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Stephen Simmons Something In Between [2008/VBR] 404

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Stephen Simmons Something In Between [2008/VBR] 404

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Name:Stephen Simmons Something In Between [2008/VBR] 404

Total Size: 63.21 MB

Magnet: Magnet Link

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Stream: Watch Online @ Movie4u

Last Updated: 2016-02-07 12:24:59 (Update Now)

Torrent added: 2009-08-23 11:05:45

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02-stephen_simmons-hold_you_today.mp3 (Size: 63.20 MB) (Files: 11)


5.92 MB


6.63 MB


4.36 MB


5.23 MB


7.04 MB


4.56 MB


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6.42 MB


7.22 MB


6.80 MB


4.62 MB


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Torrent description

ARTiST: Stephen Simmons
ALBUM: Somewhere In Between
BiTRATE: 189kbps avg
QUALiTY: EAC Secure Mode / LAME 3.97 Final / -V2 --vbr-new / 44.100Khz
LABEL: Me & My Records
SiZE: 66.27 megs
PLAYTiME: 0h 46min 22sec total
RiP DATE: 2008-05-08
STORE DATE: 2008-02-19

Track List:
01. Don\'t Mind Me 3:52
02. Hold You Today 4:10
03. New Scratches 4:16
04. We\'ll See 3:38
05. Long Road 5:07
06. Cloudy In L.A 5:09
07. Down Tonight 3:22
08. Hey 3:37
09. Blues On A Sunny Day 5:08
10. Go Easy On Me 4:32
11. All The Time I\'ve Got 3:31

Release Notes:
For singer-songwriters like Stephen Simmons and Thad Cockrell, a Southern
evangelical Christian upbringing doesn’t necessitate sticking to a straight and
narrow musical path. Over the course of several recordings each, they’ve brought
a little imagination to the traditions they’ve inherited. This time Simmons’
guilt-laden souls aren’t wrestling with heaven and hell so much as romance, and
Cockrell has released the spiritual uplift that’s been bubbling beneath the
surface all along.

Not that the two sound alike or even espouse the same beliefs, but they both
make country-influenced music and have church-going in their blood—Simmons grew
up in the Church of Christ denomination, and Cockrell is the son of a Southern
Baptist minister. And both just released new recordings that explore new
spiritual directions.

God and the devil loom large on Simmons’ first two proper releases. A desperate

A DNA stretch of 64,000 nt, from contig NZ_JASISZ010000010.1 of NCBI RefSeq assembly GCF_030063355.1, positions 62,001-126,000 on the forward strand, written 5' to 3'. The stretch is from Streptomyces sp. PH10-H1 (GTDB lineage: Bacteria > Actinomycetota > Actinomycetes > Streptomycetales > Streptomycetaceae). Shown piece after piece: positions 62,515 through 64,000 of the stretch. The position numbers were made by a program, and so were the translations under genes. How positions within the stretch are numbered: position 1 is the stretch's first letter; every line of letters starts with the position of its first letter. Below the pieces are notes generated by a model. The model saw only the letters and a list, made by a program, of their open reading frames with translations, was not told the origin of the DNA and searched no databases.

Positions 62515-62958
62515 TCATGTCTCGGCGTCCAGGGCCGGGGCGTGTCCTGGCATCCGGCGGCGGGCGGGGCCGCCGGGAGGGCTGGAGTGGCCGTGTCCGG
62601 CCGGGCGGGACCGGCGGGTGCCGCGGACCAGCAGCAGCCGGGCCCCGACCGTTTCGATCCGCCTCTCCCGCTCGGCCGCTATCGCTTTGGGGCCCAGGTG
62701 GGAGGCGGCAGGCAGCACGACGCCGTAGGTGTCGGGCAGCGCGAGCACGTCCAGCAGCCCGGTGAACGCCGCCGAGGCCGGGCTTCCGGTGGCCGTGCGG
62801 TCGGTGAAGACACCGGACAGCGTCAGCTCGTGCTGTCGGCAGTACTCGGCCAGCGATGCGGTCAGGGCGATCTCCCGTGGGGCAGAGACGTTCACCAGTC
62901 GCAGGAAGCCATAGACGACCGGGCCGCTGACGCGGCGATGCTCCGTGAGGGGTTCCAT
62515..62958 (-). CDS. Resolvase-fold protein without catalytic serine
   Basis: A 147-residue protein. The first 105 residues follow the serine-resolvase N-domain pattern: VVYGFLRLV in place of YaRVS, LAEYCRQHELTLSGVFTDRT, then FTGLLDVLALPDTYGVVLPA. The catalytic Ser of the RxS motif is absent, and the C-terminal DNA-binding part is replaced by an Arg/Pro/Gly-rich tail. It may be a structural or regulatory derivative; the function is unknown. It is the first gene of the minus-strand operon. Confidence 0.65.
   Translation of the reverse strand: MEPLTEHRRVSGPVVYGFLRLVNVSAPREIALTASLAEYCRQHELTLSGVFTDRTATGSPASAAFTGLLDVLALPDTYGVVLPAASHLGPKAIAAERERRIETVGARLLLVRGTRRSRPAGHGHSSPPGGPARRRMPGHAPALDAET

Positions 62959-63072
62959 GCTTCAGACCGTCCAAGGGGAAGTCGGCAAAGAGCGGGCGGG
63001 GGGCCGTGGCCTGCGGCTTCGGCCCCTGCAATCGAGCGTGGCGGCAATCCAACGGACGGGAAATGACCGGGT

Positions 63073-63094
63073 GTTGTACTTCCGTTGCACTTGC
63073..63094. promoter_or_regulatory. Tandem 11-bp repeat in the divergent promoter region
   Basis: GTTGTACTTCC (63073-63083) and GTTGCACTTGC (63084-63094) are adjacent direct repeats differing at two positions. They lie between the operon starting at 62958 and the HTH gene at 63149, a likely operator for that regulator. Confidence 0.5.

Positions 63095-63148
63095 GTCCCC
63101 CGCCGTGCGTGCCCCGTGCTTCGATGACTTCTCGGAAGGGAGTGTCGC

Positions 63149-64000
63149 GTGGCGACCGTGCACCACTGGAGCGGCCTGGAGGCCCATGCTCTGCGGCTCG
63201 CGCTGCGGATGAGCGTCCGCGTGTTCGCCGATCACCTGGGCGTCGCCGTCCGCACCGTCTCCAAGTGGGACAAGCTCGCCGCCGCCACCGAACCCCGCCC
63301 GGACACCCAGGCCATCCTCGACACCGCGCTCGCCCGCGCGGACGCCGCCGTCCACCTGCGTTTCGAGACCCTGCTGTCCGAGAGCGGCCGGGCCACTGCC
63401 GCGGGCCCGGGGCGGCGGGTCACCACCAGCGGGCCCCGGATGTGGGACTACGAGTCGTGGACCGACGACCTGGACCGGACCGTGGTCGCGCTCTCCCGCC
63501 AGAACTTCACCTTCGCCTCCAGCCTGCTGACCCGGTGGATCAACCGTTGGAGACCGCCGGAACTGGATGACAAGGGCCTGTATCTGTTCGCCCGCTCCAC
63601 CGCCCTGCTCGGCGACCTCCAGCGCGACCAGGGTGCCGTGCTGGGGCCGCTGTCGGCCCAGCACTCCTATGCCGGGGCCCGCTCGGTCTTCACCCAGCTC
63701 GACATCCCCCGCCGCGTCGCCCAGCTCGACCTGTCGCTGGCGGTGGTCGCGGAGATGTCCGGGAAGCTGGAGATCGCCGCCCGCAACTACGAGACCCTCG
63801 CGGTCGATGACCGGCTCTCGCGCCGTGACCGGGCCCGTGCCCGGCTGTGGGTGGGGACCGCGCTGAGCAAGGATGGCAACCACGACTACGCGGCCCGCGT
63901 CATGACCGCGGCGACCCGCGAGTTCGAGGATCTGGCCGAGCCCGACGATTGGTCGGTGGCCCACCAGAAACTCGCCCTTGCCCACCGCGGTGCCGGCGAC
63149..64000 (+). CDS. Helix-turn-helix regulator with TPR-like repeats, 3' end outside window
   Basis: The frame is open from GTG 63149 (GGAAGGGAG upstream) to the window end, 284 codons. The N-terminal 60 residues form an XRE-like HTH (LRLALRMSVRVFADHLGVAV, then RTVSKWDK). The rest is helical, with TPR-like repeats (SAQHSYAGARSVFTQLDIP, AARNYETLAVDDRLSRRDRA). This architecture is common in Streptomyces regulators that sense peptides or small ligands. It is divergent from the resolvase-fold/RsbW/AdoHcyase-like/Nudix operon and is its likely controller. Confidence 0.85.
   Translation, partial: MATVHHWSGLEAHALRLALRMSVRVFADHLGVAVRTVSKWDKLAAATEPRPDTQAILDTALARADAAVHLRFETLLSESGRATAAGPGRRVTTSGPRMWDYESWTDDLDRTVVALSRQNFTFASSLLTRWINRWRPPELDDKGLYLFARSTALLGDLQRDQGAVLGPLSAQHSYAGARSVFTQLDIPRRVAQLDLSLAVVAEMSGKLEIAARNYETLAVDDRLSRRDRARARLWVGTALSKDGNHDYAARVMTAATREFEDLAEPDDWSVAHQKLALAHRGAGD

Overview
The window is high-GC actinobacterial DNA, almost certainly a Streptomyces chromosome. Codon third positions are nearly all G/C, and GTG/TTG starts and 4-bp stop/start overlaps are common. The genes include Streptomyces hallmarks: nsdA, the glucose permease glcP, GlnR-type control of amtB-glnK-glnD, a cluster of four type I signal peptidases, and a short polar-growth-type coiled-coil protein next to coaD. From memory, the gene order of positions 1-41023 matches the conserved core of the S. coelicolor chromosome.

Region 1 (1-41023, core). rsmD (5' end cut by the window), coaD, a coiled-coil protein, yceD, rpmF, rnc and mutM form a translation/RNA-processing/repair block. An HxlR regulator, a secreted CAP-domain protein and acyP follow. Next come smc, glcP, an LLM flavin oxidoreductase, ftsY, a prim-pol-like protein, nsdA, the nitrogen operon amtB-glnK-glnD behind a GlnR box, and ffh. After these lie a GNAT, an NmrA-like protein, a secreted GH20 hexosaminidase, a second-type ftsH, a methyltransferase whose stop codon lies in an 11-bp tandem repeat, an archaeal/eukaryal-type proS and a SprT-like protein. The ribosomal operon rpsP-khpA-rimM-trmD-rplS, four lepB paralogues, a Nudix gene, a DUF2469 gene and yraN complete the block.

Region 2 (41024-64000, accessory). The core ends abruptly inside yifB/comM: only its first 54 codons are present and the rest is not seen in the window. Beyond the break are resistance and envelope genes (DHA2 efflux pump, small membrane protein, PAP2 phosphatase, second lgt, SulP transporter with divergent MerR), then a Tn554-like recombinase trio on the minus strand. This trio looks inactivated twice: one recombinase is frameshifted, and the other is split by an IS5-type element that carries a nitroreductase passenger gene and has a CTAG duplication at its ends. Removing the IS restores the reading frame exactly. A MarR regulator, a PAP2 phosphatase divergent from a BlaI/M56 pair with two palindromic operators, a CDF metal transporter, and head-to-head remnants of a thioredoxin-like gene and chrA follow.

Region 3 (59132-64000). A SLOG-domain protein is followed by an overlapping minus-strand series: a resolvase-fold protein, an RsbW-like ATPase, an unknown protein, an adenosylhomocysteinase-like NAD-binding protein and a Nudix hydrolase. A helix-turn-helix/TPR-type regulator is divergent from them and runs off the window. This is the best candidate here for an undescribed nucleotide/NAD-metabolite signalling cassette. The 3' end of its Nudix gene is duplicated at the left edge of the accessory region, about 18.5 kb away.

dualism haunts Last Call, and most of the characters in the 16 songs poison
their relationships with dirty hands and guilty consciences. Follow-up Drink
Ring Jesus bores beneath the surface in duels between good and evil to
compelling and insightful results—there’s even a song written from the devil’s
perspective on reeling in a soul on “Devil’s Work Is Never Done.” On both
albums, Simmons injects the urgency of the pulpit, mined from his experience
growing up in Woodbury, Tenn., into storylines of down-and-out folks.

“Half of the service was [the preacher] sweating and spitting out fire and
brimstone,” Simmons says. “It would get so hard that people [were] moved to get
up and go down front, and that meant everybody was going to be late for lunch,
because somebody hadn’t been true and they would tell what they’d done. Maybe
there’s something cathartic about going [to the altar]. Maybe everybody else is
like, ‘OK, I feel much better now. We got that out of the way—let’s go eat.’ ”

He got so used to that sort of fervency that he expected it most everywhere. “I
remember moving and going to a really big church somewhere on West End and
feeling kind of ripped off because nobody chewed me out,” he says.

Simmons’ latest, Something In Between, isn’t about spiritual wrestling so much
as sorting through the rubble of relationships. It’s as if, for the moment, he’s
purged the thoughts of hellfire from his system.

“You write a lot more songs about relationships—or most people do—than you do
about demons and stuff like that,” he says. “For a long time, it was tied really
closely to those themes. I don’t know if that’s just that phase I was going
through. Anybody that absorbs all that stuff—I think you have to work it out

But not surprisingly, Simmons’ relationship songs have a soul-searching element
too. “I think sometimes it’s the same theme of guilt and learning how to forgive
yourself when you haven’t lived up,” he says. Take “Go Easy On Me,” a
straight-ahead heartland rock song that beseeches whomever might be listening to
“Go easy ’cause I’m trying / Can’t make up for the last time / Couldn’t fix it
if I tried.”

It may seem like Simmons has followed a direct route away from spiritual
preoccupations, but the timeline’s not that simple. Never intending the
demo-like Drink Ring Jesus to be a full-fledged album, Simmons ended up slipping
it in between Last Call and the then-in-progress Something In Between. “I
remember thinking, ‘Wow, I just went even one more step off that cliff on the
religion thing with [Drink Ring Jesus], so when I do get this [new] one out it’s
going to really seem like I completely swung back around,” he says.

Even across different subject matter, Simmons’ songwriting has a ragged realism
and human empathy from album to album. A lot of the scenes unfold in bars or
bedrooms. His voice has a rubbed-raw quality and his melodies scrape the earth.

“Even on the stuff that deals with spirituality—I definitely feel more
comfortable with the word ‘spirituality’ than ‘religion’—there’s not anything
that’s even slightly judgmental, because that’s what I kind of cringe [at] about
mainstream religion—the judgmental aspect—having felt guilty and been made to
feel guilty for a long time,” Simmons says. “But I’m a part of that too—you have
to want to be made to feel guilty.”

“Obviously [songs] still come out like that,” he says. “It’s not like you
completely move away from it.”

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